Peggy, rightly, has had it. It does her a world of good to separate her feelings from her career– it helps her move on to the offices of something something and Chough, and lets her see through Don’s defensive pain to the gorgeousness of his gesture–taking the hand she offers him and kissing it, simply and wordlessly. Joan refused to shake Pete’s hand because he was beneath her contempt. Don took Peggy’s because she was above his reproaches (not that it stopped him from making them). I loved that his first reaction was to think she wanted on the Jaguar account; his refusal to “put a girl on it” actually illustrates as much of why she needs to leave as anything else has. Then he assumes she wants a raise, and is impressed by the bluff. She’s a woman, in his mind, a girl even, not a colleague, so any decision must be a ploy to get something instead of an action unto itself. But it’s not a game. Peggy wants and deserves a future where nobody can throw money in her face, especially when she’s had a good day and delivered a quality moment of advertising dazzle.

And Megan. When we see Megan’s audition suddenly we know what Don’s fear is all about. What he sees happening to Joan, what he saw when Betty tried on the two piece bathing suit, why he’s afraid of Sally in the mod boots….that “step forward, sweetheart, and turn around” encapsulates. He knows other men will want his women, on a lowly lizard level. And he is afraid that means he will lose his women. “His” women — whether he treasures their minds, bodies or both — are all leaving him in this episode. I’ve been hearing from (pronounced “arguing with”) my friends over this season how they hate seeing Don happy, that it dissipates the magic of the show or robs it of its momentum.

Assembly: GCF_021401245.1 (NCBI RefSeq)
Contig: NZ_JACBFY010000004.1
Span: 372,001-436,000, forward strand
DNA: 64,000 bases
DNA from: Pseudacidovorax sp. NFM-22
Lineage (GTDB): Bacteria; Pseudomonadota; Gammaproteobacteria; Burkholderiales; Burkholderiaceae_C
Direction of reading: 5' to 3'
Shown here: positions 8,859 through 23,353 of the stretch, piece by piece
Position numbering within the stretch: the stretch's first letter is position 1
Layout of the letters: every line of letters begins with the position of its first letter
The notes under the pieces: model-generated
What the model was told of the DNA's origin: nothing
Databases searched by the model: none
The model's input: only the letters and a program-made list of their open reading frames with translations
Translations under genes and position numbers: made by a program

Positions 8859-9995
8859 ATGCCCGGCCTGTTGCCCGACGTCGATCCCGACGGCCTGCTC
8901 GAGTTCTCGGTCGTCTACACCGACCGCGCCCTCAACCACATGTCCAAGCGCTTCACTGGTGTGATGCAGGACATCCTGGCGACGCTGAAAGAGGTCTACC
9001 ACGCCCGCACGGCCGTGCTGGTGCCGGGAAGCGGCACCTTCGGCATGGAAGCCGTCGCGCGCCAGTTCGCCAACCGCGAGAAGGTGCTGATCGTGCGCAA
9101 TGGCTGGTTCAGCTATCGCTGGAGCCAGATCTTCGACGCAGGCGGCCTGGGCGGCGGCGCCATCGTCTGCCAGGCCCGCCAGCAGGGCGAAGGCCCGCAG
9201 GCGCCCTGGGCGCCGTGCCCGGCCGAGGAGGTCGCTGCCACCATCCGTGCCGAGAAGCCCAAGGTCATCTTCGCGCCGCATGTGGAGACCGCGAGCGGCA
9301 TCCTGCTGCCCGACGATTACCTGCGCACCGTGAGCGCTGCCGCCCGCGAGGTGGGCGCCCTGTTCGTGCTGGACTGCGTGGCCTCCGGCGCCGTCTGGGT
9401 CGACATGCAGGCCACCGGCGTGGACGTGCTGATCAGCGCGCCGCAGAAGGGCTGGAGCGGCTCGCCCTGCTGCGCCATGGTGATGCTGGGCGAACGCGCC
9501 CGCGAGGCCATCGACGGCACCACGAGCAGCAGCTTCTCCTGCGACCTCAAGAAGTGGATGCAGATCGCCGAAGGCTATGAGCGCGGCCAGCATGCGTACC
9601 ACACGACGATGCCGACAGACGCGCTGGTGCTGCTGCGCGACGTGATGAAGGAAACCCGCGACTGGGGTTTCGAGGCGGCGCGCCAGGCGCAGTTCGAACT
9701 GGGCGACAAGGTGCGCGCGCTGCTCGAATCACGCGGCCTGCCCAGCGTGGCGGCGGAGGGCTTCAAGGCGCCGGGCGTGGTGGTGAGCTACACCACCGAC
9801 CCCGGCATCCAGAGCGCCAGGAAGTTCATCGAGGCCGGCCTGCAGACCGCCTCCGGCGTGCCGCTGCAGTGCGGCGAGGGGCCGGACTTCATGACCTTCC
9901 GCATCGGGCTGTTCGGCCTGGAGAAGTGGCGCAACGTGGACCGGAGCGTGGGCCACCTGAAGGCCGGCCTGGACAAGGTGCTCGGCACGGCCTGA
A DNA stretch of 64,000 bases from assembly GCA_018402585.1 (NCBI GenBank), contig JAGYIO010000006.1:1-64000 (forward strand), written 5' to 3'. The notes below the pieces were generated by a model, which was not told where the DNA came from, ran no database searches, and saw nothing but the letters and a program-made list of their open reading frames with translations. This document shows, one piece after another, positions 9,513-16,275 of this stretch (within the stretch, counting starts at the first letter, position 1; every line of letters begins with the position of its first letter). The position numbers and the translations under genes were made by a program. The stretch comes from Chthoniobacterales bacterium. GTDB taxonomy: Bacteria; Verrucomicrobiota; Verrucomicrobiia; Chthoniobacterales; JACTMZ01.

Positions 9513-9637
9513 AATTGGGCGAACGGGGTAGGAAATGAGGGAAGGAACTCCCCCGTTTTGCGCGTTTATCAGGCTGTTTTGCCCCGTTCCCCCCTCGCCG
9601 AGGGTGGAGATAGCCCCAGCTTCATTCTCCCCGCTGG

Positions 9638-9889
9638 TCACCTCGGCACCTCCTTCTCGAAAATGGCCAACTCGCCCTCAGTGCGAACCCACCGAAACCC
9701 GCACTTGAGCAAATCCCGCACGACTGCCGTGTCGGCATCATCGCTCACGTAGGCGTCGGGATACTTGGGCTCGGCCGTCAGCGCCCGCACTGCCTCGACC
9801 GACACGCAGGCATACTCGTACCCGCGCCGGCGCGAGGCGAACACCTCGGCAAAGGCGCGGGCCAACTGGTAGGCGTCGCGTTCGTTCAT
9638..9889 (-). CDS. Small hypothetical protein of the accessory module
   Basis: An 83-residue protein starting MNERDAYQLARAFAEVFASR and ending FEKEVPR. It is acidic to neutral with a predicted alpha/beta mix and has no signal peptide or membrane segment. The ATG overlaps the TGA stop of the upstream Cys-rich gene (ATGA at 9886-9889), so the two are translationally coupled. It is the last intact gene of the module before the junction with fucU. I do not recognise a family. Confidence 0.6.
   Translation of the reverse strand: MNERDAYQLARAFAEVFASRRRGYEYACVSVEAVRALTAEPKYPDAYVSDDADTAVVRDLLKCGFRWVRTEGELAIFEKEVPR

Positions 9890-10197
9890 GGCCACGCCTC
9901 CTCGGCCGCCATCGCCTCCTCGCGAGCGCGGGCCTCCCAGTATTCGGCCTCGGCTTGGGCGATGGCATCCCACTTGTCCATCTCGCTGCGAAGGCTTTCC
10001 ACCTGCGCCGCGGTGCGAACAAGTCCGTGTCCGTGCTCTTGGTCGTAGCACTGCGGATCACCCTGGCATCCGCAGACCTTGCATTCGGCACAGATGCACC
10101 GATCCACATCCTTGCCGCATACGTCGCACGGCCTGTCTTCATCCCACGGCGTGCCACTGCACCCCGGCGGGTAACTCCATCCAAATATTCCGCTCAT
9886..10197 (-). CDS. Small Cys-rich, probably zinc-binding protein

My response is to look at season 4, when Don’s downward spiral was so painful I hurt when I watched it, and the joy of seeing him emerge a contented father and husband…and now I am bracing for the fall. When Megan left SCDP on her last day as a copywriter, and Don watched as the elevator doors opened to an empty elevator shaft…I think this is exactly what he was afraid of. Don doesn’t have a lot of male friends. The women in his life see something more than his polished exterior, and if nobody can see that, how on earth can he hang on to it?

Anyway, I still think someone is going to kill themselves at the end of this season. There has jut been too much that’s ominous for there not to be some payoff. Pete wanting an office with a window, reminding us he has that gun, Rogers’s drug trip, Don’s elevator shaft, the serial killer in Chicago, Sally and the butcher knife, Megan’s disappearance…… It’s going to be fairly epic, boys and girls, this I think is true.

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2 Responses to Mad Men #?!. The Other Woman

  1. You have 666 followers but … Ok, no Jay Z jokes. I don’t think we’re headed for a death even though he has completely set Lane up to die or Pete to be murdered. Either way, omg epic. I knew Don was too late, so Joan then going to the room confused me. I was spoiled on Peggy, but the Joan stuff was fresh. I knew Don was too late by Joan having almost nothing to say and simple logic. It’s late ish. The car guy is married. Events had to occur between them in the afternoon, as they used to with Roger. Joan’s face reflects nothing but regret when Don is talking.